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Missing, endangered children found

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Three Hobbs children who were reported missing and endangered were found in Houston last week, more than two weeks after their sibling was left at a hospital in North Carolina with skull fractures.

Andreea Ducila, 6, Raoul Badea, 4, and Elisabeta Badea, approximately 2-years-old, were all found by Houston Police on Friday.

The details of how the family was located were unknown as of Friday afternoon, but both parents, Luiza Badea and Andrei C. Ducila have been arrested. The manner or status of the children is also unknown, according to Hobbs Police Department Captain Shane Blevins.

In May, Andrea, Raoul, Elisabeta, and the one-year-old sister, Monalisa Badea, were all in the custody of the Children’s Youth and Families Department when they were given to the parents for a “trial visit.”

It wasn’t long before the parents allegedly fled with all four children, not to be heard from again. Until late last month, Monalisa was brought into a hospital in Charlotte, North Carolina. Doctors determined she had skull fractures and a bleeding in her brain, according to Blevins. The mother allegedly used fake names during admittance.

While Monalisa was being prepared for surgery, the mother fled the hospital, leaving behind a purse, Blevins said. Charlotte police officers found identification in the bag that traced back to Badea’s identity and discovered she had an active arrest warrant.

Badea and Ducila were charged with custodial interference, a fourth-degree felony, two weeks after CYFD became aware the family fled New Mexico with the children. The children were initially taken away in June of 2019 amid allegations of abuse. The parents were both charged with four counts of child abuse, all third-degree felonies.

According to a Hobbs Police Department criminal complaint filed in 2019, the parents had all four children barefooted and wearing dirty clothes while they panhandled outside a department store in 90-degree heat.

The family held up a sign saying, “NEED FORMULA, FOOD, AND GAS MONEY,” the report states. It was later discovered the family reportedly had snacks and formula in the car and Ducila was carrying $300 in his wallet.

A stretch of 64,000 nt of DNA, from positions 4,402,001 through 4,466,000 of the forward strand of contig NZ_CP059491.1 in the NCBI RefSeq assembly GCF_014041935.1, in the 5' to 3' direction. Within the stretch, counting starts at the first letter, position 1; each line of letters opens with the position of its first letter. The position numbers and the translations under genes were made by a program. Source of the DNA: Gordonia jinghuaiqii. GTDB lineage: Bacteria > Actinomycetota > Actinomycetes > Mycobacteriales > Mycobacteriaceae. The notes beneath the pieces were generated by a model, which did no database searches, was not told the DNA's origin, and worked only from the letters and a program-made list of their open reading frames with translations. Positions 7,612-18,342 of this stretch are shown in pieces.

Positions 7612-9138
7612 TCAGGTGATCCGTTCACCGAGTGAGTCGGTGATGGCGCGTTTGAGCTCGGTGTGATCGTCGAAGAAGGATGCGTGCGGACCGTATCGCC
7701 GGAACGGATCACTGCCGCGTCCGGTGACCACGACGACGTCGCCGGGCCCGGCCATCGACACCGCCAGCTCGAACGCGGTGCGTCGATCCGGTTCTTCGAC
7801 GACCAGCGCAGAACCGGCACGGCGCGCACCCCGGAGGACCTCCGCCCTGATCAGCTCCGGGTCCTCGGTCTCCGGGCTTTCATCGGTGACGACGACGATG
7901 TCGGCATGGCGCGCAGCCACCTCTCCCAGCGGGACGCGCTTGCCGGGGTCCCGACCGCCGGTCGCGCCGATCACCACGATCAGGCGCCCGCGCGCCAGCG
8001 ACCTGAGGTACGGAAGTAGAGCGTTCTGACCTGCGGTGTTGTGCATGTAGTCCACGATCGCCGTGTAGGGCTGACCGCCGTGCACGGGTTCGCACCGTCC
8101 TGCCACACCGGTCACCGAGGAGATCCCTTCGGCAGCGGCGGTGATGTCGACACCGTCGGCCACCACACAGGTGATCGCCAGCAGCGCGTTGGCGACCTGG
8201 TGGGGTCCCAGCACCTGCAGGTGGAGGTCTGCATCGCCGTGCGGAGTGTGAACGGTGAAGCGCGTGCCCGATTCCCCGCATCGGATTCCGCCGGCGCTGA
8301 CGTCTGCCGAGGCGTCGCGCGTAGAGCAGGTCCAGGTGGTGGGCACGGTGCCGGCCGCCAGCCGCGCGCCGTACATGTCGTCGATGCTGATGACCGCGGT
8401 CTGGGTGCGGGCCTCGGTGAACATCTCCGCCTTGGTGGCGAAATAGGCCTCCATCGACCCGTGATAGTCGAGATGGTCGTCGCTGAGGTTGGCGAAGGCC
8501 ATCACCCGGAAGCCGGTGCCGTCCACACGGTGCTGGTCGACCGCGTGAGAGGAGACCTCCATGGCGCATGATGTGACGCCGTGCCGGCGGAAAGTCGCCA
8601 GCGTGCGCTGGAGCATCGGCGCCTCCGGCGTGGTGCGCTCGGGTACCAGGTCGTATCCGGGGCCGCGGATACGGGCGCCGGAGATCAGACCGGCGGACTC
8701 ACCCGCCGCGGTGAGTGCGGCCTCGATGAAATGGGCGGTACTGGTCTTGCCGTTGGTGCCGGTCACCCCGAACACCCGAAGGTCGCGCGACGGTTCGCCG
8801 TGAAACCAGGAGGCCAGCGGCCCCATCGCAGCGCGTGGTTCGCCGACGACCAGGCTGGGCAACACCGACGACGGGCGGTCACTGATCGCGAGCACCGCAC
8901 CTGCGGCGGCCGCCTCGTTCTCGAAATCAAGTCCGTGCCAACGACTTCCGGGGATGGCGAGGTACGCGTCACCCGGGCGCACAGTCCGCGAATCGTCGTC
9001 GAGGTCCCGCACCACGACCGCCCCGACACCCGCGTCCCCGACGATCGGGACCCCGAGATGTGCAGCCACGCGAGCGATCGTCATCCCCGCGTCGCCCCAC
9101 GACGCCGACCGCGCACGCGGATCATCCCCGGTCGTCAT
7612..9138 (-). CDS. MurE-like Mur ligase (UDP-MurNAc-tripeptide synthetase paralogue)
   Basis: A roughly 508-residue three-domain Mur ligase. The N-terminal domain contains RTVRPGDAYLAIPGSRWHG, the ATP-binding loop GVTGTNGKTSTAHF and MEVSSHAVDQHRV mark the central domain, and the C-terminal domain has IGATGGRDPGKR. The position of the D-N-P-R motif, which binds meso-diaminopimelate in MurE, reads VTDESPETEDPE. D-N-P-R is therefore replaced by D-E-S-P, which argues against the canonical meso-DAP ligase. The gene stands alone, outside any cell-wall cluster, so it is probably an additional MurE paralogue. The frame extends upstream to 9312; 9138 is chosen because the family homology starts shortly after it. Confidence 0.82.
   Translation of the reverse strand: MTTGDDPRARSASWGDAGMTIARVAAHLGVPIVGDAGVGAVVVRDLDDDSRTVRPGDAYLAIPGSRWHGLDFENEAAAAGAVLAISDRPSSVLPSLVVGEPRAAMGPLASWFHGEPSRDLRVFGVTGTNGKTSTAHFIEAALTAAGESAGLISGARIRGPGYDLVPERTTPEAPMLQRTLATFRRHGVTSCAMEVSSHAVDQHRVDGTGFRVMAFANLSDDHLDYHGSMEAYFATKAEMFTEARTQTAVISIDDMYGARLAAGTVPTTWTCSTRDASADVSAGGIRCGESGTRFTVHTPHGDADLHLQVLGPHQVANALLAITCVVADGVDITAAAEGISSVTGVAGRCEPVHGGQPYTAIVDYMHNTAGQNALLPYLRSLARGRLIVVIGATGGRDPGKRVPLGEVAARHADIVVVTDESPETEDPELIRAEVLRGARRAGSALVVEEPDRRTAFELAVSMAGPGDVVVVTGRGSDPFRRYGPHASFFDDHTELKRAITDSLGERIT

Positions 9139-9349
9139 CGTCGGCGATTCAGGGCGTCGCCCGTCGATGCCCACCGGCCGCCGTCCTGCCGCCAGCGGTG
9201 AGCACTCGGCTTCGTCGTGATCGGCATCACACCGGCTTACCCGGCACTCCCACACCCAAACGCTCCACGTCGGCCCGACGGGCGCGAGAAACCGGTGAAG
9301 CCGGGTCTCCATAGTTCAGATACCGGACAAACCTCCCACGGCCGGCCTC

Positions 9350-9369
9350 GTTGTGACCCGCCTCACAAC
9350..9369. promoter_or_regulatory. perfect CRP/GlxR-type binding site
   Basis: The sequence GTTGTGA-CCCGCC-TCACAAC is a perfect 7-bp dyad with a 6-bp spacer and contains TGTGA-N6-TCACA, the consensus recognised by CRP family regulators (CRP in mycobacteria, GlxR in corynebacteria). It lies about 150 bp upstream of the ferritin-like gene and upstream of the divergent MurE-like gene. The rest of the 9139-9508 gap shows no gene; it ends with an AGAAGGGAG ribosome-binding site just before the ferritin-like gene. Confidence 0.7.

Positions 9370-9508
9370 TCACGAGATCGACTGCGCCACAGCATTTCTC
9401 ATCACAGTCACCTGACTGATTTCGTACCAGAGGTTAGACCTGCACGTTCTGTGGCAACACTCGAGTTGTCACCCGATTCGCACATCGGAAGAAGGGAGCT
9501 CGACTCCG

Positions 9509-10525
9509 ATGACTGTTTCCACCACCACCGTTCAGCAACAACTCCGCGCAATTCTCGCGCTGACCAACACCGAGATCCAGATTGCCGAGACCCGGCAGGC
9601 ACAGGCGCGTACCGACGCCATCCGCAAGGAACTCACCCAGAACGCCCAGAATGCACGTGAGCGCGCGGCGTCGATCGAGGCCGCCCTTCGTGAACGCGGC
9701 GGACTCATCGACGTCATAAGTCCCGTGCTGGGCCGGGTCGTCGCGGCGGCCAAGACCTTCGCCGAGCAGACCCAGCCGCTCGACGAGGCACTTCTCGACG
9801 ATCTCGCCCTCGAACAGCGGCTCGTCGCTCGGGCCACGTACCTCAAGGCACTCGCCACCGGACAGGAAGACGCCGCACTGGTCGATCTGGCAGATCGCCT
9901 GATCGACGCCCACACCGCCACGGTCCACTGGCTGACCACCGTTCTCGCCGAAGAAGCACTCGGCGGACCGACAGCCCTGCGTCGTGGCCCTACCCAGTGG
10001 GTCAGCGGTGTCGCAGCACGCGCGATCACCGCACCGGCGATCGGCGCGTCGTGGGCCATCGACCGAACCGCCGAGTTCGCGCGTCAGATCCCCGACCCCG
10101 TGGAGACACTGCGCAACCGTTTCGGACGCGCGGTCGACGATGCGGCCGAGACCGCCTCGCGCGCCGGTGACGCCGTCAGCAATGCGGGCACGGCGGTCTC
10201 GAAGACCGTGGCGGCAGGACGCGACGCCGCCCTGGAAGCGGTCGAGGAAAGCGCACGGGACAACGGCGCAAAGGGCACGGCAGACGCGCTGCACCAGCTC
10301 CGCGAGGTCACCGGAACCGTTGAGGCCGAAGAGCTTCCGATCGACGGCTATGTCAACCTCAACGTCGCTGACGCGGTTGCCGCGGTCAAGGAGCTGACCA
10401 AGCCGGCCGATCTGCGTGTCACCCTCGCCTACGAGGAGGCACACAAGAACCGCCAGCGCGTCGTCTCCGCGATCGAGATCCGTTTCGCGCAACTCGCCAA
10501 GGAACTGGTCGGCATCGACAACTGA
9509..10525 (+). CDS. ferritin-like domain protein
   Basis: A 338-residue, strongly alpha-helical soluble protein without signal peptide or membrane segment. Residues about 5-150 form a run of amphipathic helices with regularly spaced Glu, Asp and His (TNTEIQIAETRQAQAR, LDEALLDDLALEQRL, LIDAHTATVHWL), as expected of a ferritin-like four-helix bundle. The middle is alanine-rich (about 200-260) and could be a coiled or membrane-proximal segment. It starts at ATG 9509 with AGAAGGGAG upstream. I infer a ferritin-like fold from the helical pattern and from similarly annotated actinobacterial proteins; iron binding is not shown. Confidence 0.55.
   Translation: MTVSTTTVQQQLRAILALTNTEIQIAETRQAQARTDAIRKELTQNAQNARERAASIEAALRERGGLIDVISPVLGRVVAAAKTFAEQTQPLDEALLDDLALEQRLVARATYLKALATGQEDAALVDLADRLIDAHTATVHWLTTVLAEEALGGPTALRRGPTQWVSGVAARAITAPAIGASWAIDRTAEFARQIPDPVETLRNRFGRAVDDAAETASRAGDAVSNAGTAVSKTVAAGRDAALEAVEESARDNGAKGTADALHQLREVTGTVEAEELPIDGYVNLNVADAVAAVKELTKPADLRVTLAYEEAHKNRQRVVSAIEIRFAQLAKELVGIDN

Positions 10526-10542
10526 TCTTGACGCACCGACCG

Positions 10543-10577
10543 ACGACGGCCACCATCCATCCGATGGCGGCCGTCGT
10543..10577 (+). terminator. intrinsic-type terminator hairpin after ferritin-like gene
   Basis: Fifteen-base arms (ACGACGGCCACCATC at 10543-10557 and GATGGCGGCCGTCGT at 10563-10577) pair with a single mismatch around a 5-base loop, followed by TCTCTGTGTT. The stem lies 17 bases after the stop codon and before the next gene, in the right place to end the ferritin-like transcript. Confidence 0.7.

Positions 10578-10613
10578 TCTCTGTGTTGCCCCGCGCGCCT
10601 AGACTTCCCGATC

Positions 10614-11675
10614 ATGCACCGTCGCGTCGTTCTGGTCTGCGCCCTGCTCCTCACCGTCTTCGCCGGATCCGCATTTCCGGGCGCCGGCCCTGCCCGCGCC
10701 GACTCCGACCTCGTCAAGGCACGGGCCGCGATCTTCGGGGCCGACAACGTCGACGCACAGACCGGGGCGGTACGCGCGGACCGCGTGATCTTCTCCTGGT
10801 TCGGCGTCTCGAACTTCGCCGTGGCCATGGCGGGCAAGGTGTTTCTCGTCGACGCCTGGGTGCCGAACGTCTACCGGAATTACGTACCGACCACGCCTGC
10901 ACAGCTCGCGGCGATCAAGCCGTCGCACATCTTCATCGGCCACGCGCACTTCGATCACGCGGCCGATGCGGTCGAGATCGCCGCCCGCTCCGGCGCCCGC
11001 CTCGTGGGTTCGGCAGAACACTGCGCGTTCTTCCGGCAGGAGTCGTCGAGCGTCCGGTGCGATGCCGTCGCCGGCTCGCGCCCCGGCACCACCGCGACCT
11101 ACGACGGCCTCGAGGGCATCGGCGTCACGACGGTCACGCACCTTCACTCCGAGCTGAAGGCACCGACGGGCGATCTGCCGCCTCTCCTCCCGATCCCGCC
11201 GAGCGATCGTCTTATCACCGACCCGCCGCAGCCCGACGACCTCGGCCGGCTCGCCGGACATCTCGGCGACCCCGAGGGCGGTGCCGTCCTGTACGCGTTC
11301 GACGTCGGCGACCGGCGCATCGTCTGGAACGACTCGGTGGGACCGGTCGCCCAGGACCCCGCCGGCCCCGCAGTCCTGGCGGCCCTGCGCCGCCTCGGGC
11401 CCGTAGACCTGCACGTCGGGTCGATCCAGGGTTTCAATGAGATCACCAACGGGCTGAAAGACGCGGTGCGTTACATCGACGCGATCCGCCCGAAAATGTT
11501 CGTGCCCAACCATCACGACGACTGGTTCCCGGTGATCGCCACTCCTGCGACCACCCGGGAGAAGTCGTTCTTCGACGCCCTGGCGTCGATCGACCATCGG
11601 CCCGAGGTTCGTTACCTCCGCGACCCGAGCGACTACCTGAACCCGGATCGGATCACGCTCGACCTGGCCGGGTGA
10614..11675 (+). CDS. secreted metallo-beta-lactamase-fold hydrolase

The family was reportedly involved with CYFD up until they fled the state. The children were missing for six months before Monalisa was found at the hospital. As of Friday afternoon, the baby is “stable and surgery went well,” according to reports.

A former CYFD foster parent, Jill Jones, advocated for the children when they went missing.

“Thank God the U.S. Marshall service and other law enforcement agencies for the rescue of the three remaining abused and neglected small children,” Jones said. “We can only pray for their recovery, especially for the baby who was dropped off in a North Carolina hospital with skull fractures and a brain bleed. Some sources are saying she is now blind. Someday, and I hope it’s soon, CYFD is going to have to explain why they would spend their time and taxpayer’s dollars, hiding the whereabouts of the career criminal parents who have outstanding warrants and criminal charges for abuse and neglect for abusing and neglecting four of God’s children. Why CYFD would allow, CYFD employees to elevate this sanctuary state nonsense and help these parents evade the law, instead of protecting the poor kids is shocking and inexcusable.”

N.M. Rep.. Dist. 31 Rebecca Dow, R-Grants, has followed the Badea case and believes Ducila and Badea not having citizenship played a role in the case.

“The progressive agenda believes in open borders, and would not protect those children,” Dow said. “They were more concerned about the parent’s ability to stay in the state as non-residents, non-citizens, then they cared about the children.”

According to a criminal complaint filed in District Court by CYFD, Jones now faces legal action. Attorney Pat Rogers represents Jones and told the News-Sun she is being sued, allegedly because of Jones’s effort to find the children.

Rogers states the information regarding the children’s disappearance is in public police reports.

“CYFD has taken it upon its self not looking for the children under its care but rather harassing and violating Jill Jones’s first amendment rights,” Rogers said. “They are suing her because she criticizes CYFD and its lackluster efforts to protect the children.”

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